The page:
The Johns Hopkins Gazette: January 14, 2002
January 14, 2002
VOL. 31, NO. 17


In Brief

Johns Hopkins Gazette Online Edition

Astronomers determine color of the universe--and it's turquoise

Astronomers at Johns Hopkins have produced a unique new insight into the nature of existence: They've determined the color of the universe.

"The color is quite close to the standard shade of pale turquoise, although it's a few percent greener," says Karl Glazebrook, an assistant professor of astronomy in the Krieger School of Arts and Sciences.

The irregularities of individual computer screens make it tough to convey the new cosmological hue with complete accuracy, but scroll down to the third illustration on

for a glance at the average color of all the light of the universe. It is, in other words, the color you would see if you could somehow view all the visible light in the universe together. For computer buffs, the RGB values are 0.269, 0.388, 0.342.

Glazebrook and Ivan Baldry, a postdoctoral fellow at Hopkins, are the authors of a presentation at last week's meeting of the American Astronomical Society that included the new discovery.

Although both authors joke about promoting "color of the universe T-shirts and coffee mugs" and other humorous implications, their determination of the color is really a byproduct of a serious attempt to use the light from thousands of galaxies to assess scientists' theories of the history of star formation and stellar population dynamics.

To read about how they reached their conclusion, go to

Comet-chasing spacecraft nears completion at APL

Capping nearly two years of detailed development and assembly, engineers at the Applied Physics Laboratory have put the last touches on the CONTOUR spacecraft, which will provide the closest and most detailed look ever into the icy heart of a comet. Environmental testing on the craft begins today on APL's large vibration tables.

"These rigorous checks will verify that CONTOUR can stand up to the shaking during launch and the harsh conditions of outer space," says Edward Reynolds, CONTOUR mission system engineer at APL, which manages the mission for NASA and will operate the spacecraft.

CONTOUR has had all onboard systems tested, including its scientific instruments: two cameras, a dust analyzer and a mass spectrometer. APL technicians have attached solar panels and the final layers of the resilient, Kevlar-and-Nextel dust shield designed to protect CONTOUR from speeding bullet-like particles around the comets.

Slated to launch July 1, CONTOUR will encounter at least two diverse comets as they zip through the inner solar system. From as close as 100 miles away, the spacecraft will snap high-resolution photos of the comet nucleus, map the types of rock and ice on the nucleus and analyze the composition of the surrounding gas and dust.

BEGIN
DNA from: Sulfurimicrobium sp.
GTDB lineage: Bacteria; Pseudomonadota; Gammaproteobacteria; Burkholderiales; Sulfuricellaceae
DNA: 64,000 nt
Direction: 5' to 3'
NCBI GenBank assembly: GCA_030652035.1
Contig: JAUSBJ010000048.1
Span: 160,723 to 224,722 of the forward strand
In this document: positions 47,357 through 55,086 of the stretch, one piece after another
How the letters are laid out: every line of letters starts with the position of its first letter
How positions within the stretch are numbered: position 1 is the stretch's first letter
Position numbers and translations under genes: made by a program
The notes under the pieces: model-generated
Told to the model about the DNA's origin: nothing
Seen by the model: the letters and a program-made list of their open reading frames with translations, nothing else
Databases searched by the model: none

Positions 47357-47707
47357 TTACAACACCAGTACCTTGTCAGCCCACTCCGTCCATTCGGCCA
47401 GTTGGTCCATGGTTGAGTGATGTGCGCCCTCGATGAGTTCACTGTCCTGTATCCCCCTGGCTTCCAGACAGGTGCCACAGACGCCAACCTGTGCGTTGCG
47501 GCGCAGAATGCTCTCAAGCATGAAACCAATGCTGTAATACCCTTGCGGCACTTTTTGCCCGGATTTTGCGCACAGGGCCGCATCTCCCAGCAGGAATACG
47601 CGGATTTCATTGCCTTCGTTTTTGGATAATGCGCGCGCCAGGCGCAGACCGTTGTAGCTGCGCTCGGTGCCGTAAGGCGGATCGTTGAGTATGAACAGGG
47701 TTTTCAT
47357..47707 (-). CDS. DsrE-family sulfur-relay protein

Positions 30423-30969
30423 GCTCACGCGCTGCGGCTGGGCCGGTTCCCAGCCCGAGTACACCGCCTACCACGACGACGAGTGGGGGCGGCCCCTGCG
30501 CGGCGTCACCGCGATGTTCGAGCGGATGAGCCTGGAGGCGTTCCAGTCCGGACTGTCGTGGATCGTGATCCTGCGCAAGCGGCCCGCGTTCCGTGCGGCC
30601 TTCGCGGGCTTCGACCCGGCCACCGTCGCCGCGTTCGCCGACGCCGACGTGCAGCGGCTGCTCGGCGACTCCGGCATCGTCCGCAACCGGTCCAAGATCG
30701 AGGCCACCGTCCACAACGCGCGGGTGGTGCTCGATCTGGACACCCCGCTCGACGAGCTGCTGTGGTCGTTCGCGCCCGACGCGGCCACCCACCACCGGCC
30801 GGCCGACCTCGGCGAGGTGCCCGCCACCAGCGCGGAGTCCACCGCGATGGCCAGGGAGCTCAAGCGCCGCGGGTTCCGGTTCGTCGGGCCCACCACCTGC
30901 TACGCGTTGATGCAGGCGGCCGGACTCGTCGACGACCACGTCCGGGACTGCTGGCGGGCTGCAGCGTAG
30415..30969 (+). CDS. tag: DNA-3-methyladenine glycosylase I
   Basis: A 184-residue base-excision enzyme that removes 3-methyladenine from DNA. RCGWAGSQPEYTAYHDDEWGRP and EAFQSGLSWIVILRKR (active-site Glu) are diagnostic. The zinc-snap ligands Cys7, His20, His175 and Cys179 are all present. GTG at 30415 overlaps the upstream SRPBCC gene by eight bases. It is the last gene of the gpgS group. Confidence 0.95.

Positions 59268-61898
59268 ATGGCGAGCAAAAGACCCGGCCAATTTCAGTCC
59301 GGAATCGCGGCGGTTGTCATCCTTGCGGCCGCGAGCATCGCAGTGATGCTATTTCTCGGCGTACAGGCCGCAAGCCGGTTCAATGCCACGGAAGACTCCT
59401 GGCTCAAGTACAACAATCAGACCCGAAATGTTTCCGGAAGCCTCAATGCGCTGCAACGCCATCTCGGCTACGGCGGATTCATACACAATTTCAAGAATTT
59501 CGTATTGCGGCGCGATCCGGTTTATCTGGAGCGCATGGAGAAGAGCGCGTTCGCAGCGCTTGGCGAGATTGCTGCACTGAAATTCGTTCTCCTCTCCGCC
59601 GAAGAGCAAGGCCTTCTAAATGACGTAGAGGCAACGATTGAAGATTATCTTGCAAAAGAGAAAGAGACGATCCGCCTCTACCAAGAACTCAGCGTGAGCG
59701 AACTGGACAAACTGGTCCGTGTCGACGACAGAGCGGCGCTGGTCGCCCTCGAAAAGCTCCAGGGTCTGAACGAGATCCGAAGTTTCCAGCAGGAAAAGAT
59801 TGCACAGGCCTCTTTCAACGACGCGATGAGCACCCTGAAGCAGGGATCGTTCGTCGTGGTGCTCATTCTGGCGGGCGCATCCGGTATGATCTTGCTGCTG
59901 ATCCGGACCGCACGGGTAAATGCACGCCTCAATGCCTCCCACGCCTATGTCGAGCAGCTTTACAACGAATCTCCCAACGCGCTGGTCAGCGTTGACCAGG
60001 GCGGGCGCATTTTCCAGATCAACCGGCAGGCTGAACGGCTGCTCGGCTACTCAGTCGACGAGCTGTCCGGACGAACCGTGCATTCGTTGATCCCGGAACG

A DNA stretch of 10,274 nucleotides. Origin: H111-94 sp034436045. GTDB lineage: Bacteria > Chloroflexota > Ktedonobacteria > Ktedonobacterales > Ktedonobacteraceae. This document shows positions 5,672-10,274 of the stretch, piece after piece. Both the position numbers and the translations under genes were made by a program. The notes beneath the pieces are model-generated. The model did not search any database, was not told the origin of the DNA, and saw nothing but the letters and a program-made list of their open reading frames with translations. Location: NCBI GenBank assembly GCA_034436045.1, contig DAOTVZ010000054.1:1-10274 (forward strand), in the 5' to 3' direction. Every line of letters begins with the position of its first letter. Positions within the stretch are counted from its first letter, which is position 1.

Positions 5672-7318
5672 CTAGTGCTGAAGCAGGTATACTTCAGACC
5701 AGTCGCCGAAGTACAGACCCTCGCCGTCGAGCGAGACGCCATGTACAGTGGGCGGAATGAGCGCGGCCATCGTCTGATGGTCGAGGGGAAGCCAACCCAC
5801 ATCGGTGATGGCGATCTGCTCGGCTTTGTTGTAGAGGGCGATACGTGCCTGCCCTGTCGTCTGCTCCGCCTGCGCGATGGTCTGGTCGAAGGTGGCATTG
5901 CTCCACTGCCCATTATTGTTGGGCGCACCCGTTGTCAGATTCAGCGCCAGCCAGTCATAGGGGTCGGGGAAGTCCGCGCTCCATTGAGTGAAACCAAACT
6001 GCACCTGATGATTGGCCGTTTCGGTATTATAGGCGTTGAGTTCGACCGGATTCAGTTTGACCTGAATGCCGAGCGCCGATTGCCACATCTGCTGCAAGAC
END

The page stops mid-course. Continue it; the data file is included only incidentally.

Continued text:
On Jan. 28, CONTOUR will ship to NASA's Goddard Space Flight Center in Greenbelt, Md., for nearly three months of additional tests. In May, CONTOUR will leave for Kennedy Space Center, Fla., in final preparation for launch aboard a Boeing Delta II rocket.

Appetite suppressant affects brain messengers in mice

Johns Hopkins scientists report success in figuring out how an experimental compound prevents mice from recognizing that it's time to eat, profoundly suppressing appetite and causing weight loss.

The compound, called C75, alters the natural balance of brain messengers that normally send signals of hunger during fasting and of satiety when full. In both lean and obese mice, C75 affects those signals, according to a report on the work in the Dec. 26, 2001, online version of the Proceedings of the National Academy of Sciences.

Obesity in humans is a major public health problem and is linked to a heightened risk of developing diabetes, stroke and heart disease. While mice are not men, there are common pathways in fundamental activities.

"If we can understand the pathway that triggers eating, we may be able to find safe ways to intervene," says Daniel Lane, professor of biological chemistry in the School of Medicine's Institute for Basic Biomedical Sciences. "We're close to figuring out how these neurotransmitters are connected, at least in mice, and what really affects their expression."

For details on the research, go to JANUARY/020108A.htm.

APL engineer to lead space research team

Harry K. Charles Jr., assistant department head for engineering in the Technical Services Department at APL, has been named team leader for the Technology Development Team of the National Space Biomedical Research Institute. A NASA-sponsored consortium of 12 research institutions led by the Baylor College of Medicine, the NSBRI focuses on research to pave the way for human exploration of space.

Charles will manage scientists from six institutions working on eight projects, which focus on designing lightweight, compact research tools and on developing simple, minimally invasive and noninvasive methods of gathering health-related data in space. On Earth, these transportable and remote technologies will increase a physician's ability to provide care in a variety of settings such as rural clinics, nursing homes and isolated areas.